Mr. SPEER, the beloved missionary of our church to the Chinese, has thrown into his “humble plea” a great deal of information about the Chinese immigrants and their life in California. He suggests four points requiring sound and careful legislation. 1. The number of Chinese allowed to immigrate should not be too great. 2. The amount of license for miners should not be fixed too high. 3. The mode of collecting the license should be placed on a more responsible basis. 4. Better protection should be secured to the Chinese generally. The object of Mr. Speer's plea was to prevent harsh legislation against the admission of Chinese into California. His reasoning is good, and we presume his plea has been successful.

Che Religious World .

MEETING OF THE GENERAL ASSEMBLY.

The General Assembly of the Presbyterian Church will meet in New York, on the 15th of May, at 11 o'clock A. M.

The Debates of the General Assembly will be issued in an extra number of the PRESBYTERIAN MAGAZINE without cost to subscribers.

THE DEBATES OF THE GENERAL ASSEMBLY.

These will be prepared by a reporter, under the care of the Editor (Rev. Dr. VAN RENSSELAER); they will embody every subject of interest, including abstracts of the Reports of the Boards, Seminaries, and such tables of statistics as will enable the reader to have a correct idea of the operations and usefulness of our church. The debates will be carefully prepared, so that persons at a distance will have a good knowledge of all that transpires.

These debates will be issued in a pamphlet form, to correspond in size and appearance with the Magazine; they will be sent gratis to each subscriber. The price to others will be 50 cents, or three copies for a dollar.

We are glad to learn that the publishers of the “Presbyterian" intend to issue a “ DAILY PRESBYTERIAN," as appears from the following notice :

“DAILY PRESBYTERIAN. "The proprietors of the Presbyterian propose to issue a daily paper during the sessions of the ensuing General Assembly of the Presbyterian Church in the City of New York. Each number will contain eight octavo pages, this size being adopted in order that those who wish to do so may bind up

the reports of the debates with the minutes of the year. The object of this paper will be to furnish to Presbyterians in all parts of the church the earliest intelligence of what is said and done in their chief judicatory, and it is hoped that these reports will be more accurate than those which usually appear in the daily papers. The price of the Daily Presbyterian will be fifty cents a copy; or it will be furnished gratis to any person who will send the name of one new subscriber for the Presbyterian, with $2 50, between this and the time of meeting of the General Assembly in May next. Address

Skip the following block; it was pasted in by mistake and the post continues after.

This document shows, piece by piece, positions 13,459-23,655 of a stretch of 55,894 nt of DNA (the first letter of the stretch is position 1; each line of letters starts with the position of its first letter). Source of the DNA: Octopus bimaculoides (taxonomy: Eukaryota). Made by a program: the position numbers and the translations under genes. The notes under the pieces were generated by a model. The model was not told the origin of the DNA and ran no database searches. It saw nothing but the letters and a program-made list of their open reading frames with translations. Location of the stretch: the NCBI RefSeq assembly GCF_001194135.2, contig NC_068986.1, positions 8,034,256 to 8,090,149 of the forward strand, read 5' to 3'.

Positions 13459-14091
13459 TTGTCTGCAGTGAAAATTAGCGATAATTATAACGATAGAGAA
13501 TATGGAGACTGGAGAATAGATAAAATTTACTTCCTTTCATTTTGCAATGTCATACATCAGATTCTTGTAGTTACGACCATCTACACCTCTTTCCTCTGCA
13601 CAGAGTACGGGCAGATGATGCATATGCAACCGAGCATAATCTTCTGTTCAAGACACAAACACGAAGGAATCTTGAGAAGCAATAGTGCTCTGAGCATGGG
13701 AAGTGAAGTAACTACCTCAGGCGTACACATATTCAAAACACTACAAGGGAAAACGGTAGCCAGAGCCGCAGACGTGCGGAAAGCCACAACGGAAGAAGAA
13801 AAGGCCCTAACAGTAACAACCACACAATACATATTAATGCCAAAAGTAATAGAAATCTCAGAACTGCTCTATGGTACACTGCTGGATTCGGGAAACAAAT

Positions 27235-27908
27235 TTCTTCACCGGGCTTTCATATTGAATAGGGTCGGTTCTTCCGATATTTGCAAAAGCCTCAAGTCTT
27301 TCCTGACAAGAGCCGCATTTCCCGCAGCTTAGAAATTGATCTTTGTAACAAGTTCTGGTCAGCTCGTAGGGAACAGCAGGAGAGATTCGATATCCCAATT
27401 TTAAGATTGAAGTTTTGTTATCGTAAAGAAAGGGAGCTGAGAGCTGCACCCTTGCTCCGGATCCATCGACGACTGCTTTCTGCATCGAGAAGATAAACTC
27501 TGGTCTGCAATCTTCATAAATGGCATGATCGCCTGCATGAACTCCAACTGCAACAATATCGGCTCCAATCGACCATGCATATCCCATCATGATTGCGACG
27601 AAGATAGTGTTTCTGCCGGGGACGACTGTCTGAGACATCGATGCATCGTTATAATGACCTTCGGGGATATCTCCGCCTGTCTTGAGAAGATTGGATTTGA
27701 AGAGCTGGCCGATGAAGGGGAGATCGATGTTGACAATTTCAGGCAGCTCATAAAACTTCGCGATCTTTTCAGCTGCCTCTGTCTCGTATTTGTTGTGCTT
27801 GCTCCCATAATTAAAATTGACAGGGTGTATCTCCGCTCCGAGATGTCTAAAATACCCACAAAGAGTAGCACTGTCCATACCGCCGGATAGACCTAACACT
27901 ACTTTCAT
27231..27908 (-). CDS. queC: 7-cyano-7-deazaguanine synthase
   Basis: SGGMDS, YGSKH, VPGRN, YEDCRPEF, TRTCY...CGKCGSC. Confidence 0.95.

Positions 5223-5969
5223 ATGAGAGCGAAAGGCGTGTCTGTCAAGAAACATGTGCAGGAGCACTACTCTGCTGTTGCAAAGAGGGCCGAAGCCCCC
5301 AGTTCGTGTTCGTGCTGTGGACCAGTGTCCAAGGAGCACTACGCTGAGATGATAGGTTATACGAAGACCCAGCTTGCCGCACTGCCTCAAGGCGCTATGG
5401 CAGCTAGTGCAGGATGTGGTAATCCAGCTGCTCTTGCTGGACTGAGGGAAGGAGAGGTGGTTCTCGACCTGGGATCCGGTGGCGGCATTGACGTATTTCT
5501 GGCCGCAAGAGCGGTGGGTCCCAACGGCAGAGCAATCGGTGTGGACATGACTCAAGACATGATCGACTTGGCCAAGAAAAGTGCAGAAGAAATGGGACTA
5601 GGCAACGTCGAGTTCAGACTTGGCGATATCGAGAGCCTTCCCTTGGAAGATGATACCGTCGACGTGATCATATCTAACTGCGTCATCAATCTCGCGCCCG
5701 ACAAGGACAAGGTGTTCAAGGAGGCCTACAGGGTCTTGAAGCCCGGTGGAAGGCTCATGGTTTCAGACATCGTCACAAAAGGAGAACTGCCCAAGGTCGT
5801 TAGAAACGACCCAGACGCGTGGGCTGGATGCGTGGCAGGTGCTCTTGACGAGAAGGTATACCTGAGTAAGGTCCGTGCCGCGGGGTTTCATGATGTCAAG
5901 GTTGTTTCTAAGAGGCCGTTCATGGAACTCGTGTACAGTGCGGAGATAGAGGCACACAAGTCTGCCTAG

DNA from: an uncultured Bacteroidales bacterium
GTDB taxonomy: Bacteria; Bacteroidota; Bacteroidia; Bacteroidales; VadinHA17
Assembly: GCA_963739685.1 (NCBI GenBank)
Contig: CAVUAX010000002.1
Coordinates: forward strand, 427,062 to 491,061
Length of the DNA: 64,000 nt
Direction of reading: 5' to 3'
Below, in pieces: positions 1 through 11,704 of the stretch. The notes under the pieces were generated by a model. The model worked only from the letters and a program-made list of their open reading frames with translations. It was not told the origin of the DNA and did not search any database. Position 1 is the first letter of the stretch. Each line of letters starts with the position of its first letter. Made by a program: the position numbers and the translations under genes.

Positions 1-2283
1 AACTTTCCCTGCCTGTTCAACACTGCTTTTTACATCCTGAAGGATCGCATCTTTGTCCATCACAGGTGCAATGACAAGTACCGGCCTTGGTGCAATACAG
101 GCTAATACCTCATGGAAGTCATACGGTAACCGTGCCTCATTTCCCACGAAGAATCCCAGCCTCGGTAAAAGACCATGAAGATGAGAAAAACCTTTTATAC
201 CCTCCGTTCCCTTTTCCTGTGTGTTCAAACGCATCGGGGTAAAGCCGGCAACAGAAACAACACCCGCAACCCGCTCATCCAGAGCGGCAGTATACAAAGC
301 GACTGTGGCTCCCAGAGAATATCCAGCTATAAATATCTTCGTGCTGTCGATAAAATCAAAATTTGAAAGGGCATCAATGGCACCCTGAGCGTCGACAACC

“William S. MARTIEN & Co. “No. 144 Chesnut Street, Philadelphia.”

MEETINGS OF CONGREGATIONAL BODIES, 1856. The Evangelical Consociation of Rhode Island meets at Providence, Central Church, Rev. L. Swain, Pastor, June 10.-Rev. Willard Jones, Central Falls, Scribe.

The General Association of Connecticut meets at Middletown, First Congregational Church, Rev. J. B. Crane, Pastor, June 17.-Rev. M. N. Morris, West Hartford, Scribe.

The General Convention of Vermont meets at Waterbury, Rev. C. C. Parker, Pastor, June 17.-Rev. Aldace Walker, West Rutland, Secretary.

The General Association of Massachusetts meets at Salem, South Church, Rev. Brown Emerson, D.D., Senior Pastor, and Rev. J. E. Dwinell, Junior Pastor, June 24.—Joseph Peckham, Kingston, Scribe.

The General Conference of Maine meets at Calais, June 24.-Rev. S. H. Keeler, Pastor; Rev. S. H. Hayes, Frankfort, Corresponding Secretary

The General Association of New Hampshire meets at Exeter, August 26.-Rev. John K. Young, Laconia, Secretary.

A SABBATH FOR RAILROADS.

The New York Central, the Hudson River, and the New York and Erie Railroads, have now their Sabbath days. Locomotive and tender, axle and rail, wheel and switch, have, in common with man, a day of rest. Six days' service fills their appointed weekly wear, as it does that of most of the labourers of Christendom. There is an incalculable economy in the Sabbath. Machinery wears out under constant use. Man's tissues are consumed by it; his vitality becomes feeble, and eventually exhausted. In the course of this abuse of his divine organization, his joy, his sweetness, his courage, his hope, and too often his self-respect, are worn and worn till they are all worn out. The Sabbath is to the weeks of toil what